Popular Crops That'll Attract Whiteflies To Your Garden (& What To Do About It)

Home-grown crops are delicious, nutritious, and often easy to grow. However, like any plants, they are also susceptible to garden pests that wreak havoc. Whiteflies are notorious for infesting plants and spreading disease. Popular crops like tomatoes, beans, and lettuce attract whiteflies, which, in turn, damage the garden. When the flies get out of control, they cause premature leaf drop, illness, poor health, and plant death. As a gardener, it's critical to stay on top of your crops to prevent large-scale infestations, and that includes knowing which plants are more tempting to the pesky whitefly.

Whiteflies don't simply eat the vegetables and fruits; they suck the tissue from stems and leaves. The damage they cause can lead to yellowing leaves that are dry and distorted. Heavy infestation will weaken plants and stunt their growth despite the species' short lifespan. Additionally, many whitefly species carry diseases they can pass on to your otherwise healthy plants. These diseases range from semi-persistent to persistent.  And, with their resistance to many insecticides, they may prove challenging to thwart. Luckily, some natural interventions have proven successful. 

What crops are most susceptible to whiteflies?

Unfortunately, whiteflies infest many of our favorite crops. Most commonly, they target fruits like cucumbers and eggplants. However, there are multiple species of whiteflies, and they all have preferences. For example, ash and citrus whiteflies typically infest broadleaved trees and shrubs like citrus, pomegranates, and pear trees. Sweet potato whiteflies, as their name would suggest, love to dine on sweet potato leaves and stems. They don't stop at a certain type of crop, either. Fruits are popular, but starchy vegetables and gourds are also on the whitefly menu. Even leafy greens like cabbage and lettuce are not safe from the sap-sucking insects.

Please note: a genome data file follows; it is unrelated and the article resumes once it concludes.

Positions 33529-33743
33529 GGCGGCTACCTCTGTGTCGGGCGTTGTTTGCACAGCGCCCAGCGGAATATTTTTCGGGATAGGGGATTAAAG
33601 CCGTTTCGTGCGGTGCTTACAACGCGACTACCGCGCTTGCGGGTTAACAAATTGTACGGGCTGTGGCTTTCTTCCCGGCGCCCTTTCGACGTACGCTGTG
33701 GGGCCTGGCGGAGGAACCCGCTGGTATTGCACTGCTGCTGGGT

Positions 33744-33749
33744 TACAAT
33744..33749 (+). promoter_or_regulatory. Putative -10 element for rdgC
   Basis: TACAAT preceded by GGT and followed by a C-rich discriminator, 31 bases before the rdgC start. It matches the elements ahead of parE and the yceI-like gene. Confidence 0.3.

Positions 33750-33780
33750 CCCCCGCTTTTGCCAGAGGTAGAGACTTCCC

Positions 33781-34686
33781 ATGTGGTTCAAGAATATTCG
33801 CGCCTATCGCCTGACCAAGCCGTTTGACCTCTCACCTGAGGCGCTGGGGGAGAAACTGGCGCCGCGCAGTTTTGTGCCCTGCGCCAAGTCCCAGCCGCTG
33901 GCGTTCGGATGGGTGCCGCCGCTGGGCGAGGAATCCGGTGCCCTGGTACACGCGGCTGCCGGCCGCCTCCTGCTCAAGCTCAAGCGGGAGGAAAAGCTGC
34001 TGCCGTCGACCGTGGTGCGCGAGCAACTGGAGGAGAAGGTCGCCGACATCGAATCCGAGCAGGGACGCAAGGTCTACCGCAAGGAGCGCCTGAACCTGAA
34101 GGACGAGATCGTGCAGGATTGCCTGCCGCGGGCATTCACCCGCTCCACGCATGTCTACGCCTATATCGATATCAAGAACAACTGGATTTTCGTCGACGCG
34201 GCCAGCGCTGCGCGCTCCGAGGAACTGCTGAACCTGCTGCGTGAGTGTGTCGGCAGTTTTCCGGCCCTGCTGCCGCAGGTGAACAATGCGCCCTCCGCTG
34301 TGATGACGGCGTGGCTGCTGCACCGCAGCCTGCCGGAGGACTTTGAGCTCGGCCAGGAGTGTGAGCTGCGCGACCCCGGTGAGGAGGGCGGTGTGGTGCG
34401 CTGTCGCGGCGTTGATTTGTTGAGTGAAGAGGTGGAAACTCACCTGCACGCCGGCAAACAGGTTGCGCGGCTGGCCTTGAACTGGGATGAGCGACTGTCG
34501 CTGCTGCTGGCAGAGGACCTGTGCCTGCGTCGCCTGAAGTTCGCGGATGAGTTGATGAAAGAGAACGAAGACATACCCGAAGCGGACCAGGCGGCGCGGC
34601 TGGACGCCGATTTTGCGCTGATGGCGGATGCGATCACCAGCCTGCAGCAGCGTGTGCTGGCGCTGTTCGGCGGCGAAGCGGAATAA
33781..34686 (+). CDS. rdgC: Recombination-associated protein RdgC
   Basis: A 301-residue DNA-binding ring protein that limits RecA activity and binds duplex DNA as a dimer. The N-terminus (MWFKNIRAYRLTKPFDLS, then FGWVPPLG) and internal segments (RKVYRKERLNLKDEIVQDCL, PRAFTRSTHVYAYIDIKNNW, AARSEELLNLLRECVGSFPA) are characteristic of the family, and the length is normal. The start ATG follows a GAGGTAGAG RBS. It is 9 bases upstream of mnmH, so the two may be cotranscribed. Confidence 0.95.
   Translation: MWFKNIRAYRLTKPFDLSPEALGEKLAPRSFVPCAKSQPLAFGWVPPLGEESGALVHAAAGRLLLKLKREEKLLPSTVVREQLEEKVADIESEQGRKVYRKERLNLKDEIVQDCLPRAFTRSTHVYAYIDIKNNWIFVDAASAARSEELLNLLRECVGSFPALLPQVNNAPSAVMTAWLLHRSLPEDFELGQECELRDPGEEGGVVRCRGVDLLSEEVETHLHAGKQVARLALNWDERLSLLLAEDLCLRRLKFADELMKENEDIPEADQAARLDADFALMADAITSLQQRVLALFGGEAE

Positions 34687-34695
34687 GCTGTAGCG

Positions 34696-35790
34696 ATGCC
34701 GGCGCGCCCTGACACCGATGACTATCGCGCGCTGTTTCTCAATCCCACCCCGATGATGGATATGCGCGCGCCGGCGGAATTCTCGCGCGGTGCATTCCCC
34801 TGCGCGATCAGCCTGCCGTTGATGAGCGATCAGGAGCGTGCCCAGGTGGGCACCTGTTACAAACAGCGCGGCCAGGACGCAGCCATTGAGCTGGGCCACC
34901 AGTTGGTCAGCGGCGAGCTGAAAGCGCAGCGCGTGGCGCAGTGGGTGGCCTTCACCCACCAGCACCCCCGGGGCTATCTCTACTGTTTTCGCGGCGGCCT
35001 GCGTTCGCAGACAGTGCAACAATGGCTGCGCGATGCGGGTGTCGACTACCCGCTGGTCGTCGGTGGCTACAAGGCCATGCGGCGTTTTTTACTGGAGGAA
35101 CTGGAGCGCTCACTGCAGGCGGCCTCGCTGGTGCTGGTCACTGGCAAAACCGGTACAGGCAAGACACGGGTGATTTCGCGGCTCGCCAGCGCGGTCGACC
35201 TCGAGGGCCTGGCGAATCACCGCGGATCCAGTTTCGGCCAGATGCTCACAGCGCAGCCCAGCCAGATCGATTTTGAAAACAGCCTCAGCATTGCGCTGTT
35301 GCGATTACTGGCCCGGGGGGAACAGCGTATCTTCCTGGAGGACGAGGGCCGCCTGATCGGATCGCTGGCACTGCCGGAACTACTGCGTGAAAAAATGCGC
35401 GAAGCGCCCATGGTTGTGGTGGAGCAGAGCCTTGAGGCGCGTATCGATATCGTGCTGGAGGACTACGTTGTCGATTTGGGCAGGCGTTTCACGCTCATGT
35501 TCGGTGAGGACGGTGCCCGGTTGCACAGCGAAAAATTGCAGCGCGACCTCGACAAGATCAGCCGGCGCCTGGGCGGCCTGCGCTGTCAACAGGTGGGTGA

Tomatoes, squash, and cucurbits not only attract these pests, but they're also susceptible to a host of very specific viruses. Viruses like the tomato yellow leaf curl virus are considered persistent and circulative, meaning unless they're treated, they will ravage the plant and likely spread to nearby crops. It's important to intervene after the first exposure so that remaining whiteflies without the virus will not pick it up and spread it around your garden.

How to get rid of whiteflies

A few whiteflies may not be anything to worry about, but it's important to recognize an infestation. Once you identify the problem, it'll be much easier to solve. First, check the leaves and stems of your crops. Whiteflies congregate there to feed; you may also find eggs on the underside of the leaves. Should no flies be present, examine the condition of the plant. An infestation could be present if the plant is wilting or the leaves are yellowed. Another telltale sign is a black fungus called sooty mold left behind by whitefly secretions. 

Should you find that you are having issues with whiteflies and not another garden pest, start small. Yellow sticky traps keep flies away from crops and prevent the pests from going from plant to plant. A more advanced solution involves releasing natural predators like Encarsia formosa, a parasitic wasp considered a good bug for pest control. These predators can drastically lower your whitefly population and have been sold commercially for that sole purpose. If the infestation is unresponsive to these interventions, it might be time to call a professional. Because whiteflies are resistant to many pesticides, attempting to tackle a large infestation on your own could prove very challenging.